What do existential elevators, sentient mattresses, paranoid androids, humans and other aliens have in common? For one thing, they want answers. The fact (yes fact) that there are no answers (except, perhaps, for "42") causes some humans (and other aliens) to face this empty madness we call life with Sisyphus-like defiance. Others choose to sulk or skulk or annihilate themselves. Another thing these creatures have in common is that they are all born mad, "and some remain so". One is never alone with a rubber duck explores the premise that Douglas Adams's Hitchhiker Series is not merely characterised by light-hearted comedy, but is underpinned by intricate philosophical ideas, especially those of twentieth century Existentialism and the related notion of absurdity. It also investigates the interlaced functions of Adams's fantasy and landscapes of alterity, and considers the ambiguous concept of madness as subjective reality. Concepts related to alterity, such as simulation, the structure of reality, dreaming and parallel universes, are investigated as part of Adams's fantastic story space.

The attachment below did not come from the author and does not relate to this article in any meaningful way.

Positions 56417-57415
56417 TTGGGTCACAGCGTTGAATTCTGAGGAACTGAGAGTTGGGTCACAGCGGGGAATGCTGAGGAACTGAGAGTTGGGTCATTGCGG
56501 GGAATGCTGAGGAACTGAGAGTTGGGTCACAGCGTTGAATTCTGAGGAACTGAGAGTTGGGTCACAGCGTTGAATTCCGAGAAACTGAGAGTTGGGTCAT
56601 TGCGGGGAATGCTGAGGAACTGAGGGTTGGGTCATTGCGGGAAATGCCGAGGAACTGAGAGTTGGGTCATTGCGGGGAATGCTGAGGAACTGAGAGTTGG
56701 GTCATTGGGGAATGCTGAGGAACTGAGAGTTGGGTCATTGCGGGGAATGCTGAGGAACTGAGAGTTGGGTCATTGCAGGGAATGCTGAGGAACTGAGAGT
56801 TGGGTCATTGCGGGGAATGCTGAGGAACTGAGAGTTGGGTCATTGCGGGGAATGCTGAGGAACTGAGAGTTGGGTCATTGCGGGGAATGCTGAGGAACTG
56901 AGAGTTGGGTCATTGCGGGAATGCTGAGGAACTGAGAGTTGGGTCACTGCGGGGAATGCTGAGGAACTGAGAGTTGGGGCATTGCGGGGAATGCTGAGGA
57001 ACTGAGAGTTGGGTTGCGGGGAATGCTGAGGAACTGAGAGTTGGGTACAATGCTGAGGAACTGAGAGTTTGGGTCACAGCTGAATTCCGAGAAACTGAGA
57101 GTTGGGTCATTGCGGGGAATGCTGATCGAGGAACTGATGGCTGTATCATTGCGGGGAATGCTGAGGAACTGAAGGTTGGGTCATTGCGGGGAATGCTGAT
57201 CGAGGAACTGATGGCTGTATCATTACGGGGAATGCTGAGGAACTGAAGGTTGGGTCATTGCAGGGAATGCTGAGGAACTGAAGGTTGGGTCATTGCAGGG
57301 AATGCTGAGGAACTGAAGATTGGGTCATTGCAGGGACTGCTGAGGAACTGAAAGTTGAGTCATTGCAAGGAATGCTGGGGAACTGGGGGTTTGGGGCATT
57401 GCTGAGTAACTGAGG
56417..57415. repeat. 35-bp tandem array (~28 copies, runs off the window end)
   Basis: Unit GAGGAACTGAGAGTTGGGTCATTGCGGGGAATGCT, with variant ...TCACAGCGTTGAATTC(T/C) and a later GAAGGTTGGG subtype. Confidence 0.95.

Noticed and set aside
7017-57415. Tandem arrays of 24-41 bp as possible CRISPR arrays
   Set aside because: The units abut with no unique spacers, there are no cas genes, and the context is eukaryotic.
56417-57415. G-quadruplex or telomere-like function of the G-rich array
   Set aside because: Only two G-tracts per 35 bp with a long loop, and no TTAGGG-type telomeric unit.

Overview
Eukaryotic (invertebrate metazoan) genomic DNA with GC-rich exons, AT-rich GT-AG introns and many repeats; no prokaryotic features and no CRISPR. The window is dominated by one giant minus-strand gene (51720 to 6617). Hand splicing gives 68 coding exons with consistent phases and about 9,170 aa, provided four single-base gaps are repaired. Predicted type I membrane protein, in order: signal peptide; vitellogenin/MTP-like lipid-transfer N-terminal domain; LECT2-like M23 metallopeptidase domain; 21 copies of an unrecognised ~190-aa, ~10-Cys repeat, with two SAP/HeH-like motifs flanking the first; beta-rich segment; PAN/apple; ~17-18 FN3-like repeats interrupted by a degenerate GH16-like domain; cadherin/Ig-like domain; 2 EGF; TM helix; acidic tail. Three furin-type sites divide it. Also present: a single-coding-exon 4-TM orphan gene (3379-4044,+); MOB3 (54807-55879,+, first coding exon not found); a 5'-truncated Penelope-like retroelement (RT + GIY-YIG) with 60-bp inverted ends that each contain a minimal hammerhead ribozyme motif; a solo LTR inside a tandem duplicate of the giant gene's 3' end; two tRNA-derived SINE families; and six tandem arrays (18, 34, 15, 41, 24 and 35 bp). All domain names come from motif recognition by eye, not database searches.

In a science-fictional sense, Adams's aliens satirise the human condition and the monstrosities that lurk at the heart of twentieth century society.
Publisher: Cambridge Scholars Publishing
Number of pages: 110
Weight: 318 g
Dimensions: 212 x 148 x 15 mm
Edition: Unabridged edition